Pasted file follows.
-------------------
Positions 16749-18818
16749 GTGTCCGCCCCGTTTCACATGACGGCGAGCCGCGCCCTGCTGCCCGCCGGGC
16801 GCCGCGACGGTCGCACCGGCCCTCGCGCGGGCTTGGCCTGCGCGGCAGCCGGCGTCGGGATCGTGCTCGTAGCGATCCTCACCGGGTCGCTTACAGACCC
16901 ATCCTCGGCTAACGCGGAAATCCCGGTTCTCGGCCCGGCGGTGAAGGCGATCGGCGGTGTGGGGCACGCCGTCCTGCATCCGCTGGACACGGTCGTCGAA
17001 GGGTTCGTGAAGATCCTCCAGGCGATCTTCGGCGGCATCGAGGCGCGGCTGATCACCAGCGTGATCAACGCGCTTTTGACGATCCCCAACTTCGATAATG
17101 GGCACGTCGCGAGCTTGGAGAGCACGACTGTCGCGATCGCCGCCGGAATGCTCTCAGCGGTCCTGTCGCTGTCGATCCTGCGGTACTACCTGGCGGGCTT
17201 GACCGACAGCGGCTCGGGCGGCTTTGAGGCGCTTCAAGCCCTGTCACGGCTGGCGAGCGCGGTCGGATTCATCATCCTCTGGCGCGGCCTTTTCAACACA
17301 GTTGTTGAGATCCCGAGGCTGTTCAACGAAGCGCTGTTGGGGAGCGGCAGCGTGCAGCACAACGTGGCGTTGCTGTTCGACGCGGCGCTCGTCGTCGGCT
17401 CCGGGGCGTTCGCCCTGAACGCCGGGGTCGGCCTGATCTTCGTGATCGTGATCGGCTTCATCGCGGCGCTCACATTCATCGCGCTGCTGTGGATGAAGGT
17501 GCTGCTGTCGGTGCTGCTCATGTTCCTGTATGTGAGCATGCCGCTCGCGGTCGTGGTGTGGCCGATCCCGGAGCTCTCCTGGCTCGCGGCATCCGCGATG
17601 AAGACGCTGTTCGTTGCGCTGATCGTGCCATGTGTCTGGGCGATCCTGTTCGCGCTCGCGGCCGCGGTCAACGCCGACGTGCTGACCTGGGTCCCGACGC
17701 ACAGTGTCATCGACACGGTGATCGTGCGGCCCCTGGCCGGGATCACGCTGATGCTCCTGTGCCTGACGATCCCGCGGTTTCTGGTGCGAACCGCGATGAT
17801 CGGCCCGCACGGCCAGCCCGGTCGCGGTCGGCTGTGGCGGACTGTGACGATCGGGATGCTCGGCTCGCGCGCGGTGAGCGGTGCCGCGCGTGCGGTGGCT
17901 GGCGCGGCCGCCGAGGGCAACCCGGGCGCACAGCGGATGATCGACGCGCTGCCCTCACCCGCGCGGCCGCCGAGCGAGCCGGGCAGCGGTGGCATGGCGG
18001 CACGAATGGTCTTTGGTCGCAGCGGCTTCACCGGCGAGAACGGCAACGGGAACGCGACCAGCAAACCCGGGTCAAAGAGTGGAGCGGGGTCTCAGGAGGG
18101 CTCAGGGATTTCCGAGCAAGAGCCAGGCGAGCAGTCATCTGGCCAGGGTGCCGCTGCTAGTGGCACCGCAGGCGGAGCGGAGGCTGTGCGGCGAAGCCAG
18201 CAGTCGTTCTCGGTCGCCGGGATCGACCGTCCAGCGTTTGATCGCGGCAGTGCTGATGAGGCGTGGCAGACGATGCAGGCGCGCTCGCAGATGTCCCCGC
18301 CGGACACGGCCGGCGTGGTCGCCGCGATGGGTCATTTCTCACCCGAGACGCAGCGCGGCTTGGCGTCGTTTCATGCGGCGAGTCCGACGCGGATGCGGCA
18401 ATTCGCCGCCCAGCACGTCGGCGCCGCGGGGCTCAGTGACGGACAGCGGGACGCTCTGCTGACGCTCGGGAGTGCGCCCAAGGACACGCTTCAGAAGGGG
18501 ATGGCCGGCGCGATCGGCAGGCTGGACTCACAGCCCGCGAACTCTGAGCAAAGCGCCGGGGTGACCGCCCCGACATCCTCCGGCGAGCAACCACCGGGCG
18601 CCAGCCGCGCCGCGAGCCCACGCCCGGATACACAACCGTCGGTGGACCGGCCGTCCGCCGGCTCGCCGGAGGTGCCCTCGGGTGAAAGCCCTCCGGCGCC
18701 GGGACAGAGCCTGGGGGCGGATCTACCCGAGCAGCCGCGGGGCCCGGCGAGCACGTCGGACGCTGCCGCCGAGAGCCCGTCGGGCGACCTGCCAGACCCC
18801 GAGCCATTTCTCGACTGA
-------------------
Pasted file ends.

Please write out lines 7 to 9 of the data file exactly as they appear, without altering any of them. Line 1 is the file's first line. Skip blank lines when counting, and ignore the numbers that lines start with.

17201 GACCGACAGCGGCTCGGGCGGCTTTGAGGCGCTTCAAGCCCTGTCACGGCTGGCGAGCGCGGTCGGATTCATCATCCTCTGGCGCGGCCTTTTCAACACA
17301 GTTGTTGAGATCCCGAGGCTGTTCAACGAAGCGCTGTTGGGGAGCGGCAGCGTGCAGCACAACGTGGCGTTGCTGTTCGACGCGGCGCTCGTCGTCGGCT
17401 CCGGGGCGTTCGCCCTGAACGCCGGGGTCGGCCTGATCTTCGTGATCGTGATCGGCTTCATCGCGGCGCTCACATTCATCGCGCTGCTGTGGATGAAGGT